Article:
One of the new Qantas Dreamliners is covering in a painting by one of Australia’s most famous Indigenous artists

The Qantas Dreamliner with livery based on a painting by the late Aboriginal artist Emily Kame Kngwarreye. Qantas

Aboriginal artist Emily Kame Kngwarreye is one of Australia’s acclaimed painters.

One of her works Earth’s Creation 1, painted in 1994, set a new record for a work by an Australian female painter went it sold at auction last year for $2.1 million.

Born in 1910, Kngwarreye (pron. Nung-war-ray) worked as a stock hand on her ancestral lands around Utopia, near Alice Springs in the Northern Territory, and only turned to painting in her late 70s, yet transformed Aboriginal art with an abstract quality that made her one of Australia’s most revered significant artists.

The late Utopia artist, who died in 1996, now features on a new canvas – one of Qantas’ new Boeing 787-9 Dreamliner.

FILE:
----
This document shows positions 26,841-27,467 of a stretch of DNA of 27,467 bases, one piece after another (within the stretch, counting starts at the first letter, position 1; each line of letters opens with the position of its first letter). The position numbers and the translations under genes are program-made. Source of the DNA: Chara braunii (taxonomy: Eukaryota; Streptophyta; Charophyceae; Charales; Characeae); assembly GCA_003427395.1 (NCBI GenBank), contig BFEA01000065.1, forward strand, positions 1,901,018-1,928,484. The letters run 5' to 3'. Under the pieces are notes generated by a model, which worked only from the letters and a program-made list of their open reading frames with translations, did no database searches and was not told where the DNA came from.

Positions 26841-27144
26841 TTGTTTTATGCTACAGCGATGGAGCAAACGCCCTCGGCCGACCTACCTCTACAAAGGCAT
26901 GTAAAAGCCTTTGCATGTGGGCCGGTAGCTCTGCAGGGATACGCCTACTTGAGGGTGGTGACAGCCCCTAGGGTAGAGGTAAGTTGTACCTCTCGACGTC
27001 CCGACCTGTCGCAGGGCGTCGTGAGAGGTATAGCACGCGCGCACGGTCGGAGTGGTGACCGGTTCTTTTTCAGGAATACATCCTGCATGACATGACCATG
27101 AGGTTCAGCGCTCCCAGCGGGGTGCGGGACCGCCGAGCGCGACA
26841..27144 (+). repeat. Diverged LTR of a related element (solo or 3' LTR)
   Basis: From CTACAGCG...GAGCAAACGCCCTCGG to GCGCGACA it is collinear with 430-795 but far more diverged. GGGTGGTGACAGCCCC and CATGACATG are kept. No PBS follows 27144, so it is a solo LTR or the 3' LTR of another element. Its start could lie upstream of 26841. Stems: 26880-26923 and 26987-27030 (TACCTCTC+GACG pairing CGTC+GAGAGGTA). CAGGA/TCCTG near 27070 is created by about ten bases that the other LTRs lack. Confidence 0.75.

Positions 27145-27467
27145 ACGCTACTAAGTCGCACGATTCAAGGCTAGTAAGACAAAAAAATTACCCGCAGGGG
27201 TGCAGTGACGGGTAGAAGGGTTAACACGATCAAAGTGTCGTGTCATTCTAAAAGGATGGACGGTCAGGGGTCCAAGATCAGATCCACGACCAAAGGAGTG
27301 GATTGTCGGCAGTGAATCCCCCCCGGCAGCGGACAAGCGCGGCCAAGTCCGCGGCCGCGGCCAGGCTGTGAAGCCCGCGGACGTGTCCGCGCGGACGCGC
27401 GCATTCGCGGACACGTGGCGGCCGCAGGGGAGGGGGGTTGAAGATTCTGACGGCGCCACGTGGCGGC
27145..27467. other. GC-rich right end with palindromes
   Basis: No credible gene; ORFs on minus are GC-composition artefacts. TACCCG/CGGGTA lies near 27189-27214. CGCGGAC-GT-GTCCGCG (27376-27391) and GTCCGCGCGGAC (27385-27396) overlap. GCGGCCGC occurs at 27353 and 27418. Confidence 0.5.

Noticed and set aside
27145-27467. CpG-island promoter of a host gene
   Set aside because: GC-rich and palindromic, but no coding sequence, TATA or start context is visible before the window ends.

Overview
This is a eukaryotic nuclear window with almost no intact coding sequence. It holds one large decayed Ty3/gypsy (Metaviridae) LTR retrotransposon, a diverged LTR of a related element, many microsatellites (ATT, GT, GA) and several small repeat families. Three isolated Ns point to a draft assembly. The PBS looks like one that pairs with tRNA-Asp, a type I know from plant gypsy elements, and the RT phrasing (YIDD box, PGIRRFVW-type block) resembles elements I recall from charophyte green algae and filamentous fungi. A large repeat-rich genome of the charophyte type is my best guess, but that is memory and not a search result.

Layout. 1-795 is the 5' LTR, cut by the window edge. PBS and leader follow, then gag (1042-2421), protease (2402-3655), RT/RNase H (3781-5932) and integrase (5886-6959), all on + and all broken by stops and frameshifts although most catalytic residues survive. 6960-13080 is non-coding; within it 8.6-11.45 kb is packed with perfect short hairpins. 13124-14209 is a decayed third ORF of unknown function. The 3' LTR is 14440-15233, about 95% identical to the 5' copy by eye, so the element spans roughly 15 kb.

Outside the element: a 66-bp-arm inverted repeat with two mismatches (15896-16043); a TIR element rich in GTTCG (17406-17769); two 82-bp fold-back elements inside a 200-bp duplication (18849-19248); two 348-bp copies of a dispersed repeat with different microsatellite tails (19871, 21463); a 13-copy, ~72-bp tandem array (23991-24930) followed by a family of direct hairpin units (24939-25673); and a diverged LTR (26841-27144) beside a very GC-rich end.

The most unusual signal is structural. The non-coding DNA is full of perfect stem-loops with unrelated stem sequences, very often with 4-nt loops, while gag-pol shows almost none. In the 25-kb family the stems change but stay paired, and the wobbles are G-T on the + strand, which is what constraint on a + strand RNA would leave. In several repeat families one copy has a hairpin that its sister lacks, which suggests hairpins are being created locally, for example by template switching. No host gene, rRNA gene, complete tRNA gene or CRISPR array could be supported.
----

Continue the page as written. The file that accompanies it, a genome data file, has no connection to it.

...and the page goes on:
The plane’s livery is based on her 1991 painting, Yam Dreaming, a work on show at the Campbelltown Arts Centre, west of Sydney.


Five Qantas aircraft have been painted in Indigenous designs as a gesture of reconciliation. The Dreamliner is the second in the Flying Art series currently in service alongside a B737-800, named Mendoowoorrji, and will be the only one on international service.

The airline has worked with Indigenous-owned design studio Balarinji for more than two decades on aircraft livery projects and a team of 60 designers, engineers and painters at Boeing’s Seattle facility worked with Balarinji for more than 10 days to complete the project.

There are close to 5000 dots on the aircraft, which touched down in Alice Springs yesterday, direct from Seattle, watched by members of Kngwarreye’s family,

Qantas Group CEO Alan Joyce welcomed the airline’s fourth Dreamliner to Australia.

“It is a privilege to welcome home this special aircraft together with Emily’s family, close to her home Country. We’re thrilled to showcase her striking artwork on our newest Dreamliner,” he said.

“As the aircraft enters our international fleet, we believe this Dreamliner, through colour and image, will tell a story of our unique Australian landscape and, by sharing our Indigenous culture with the world, the
important story of reconciliation.”

It will fly several domestic services for crew familiarisation before entering international service in late March.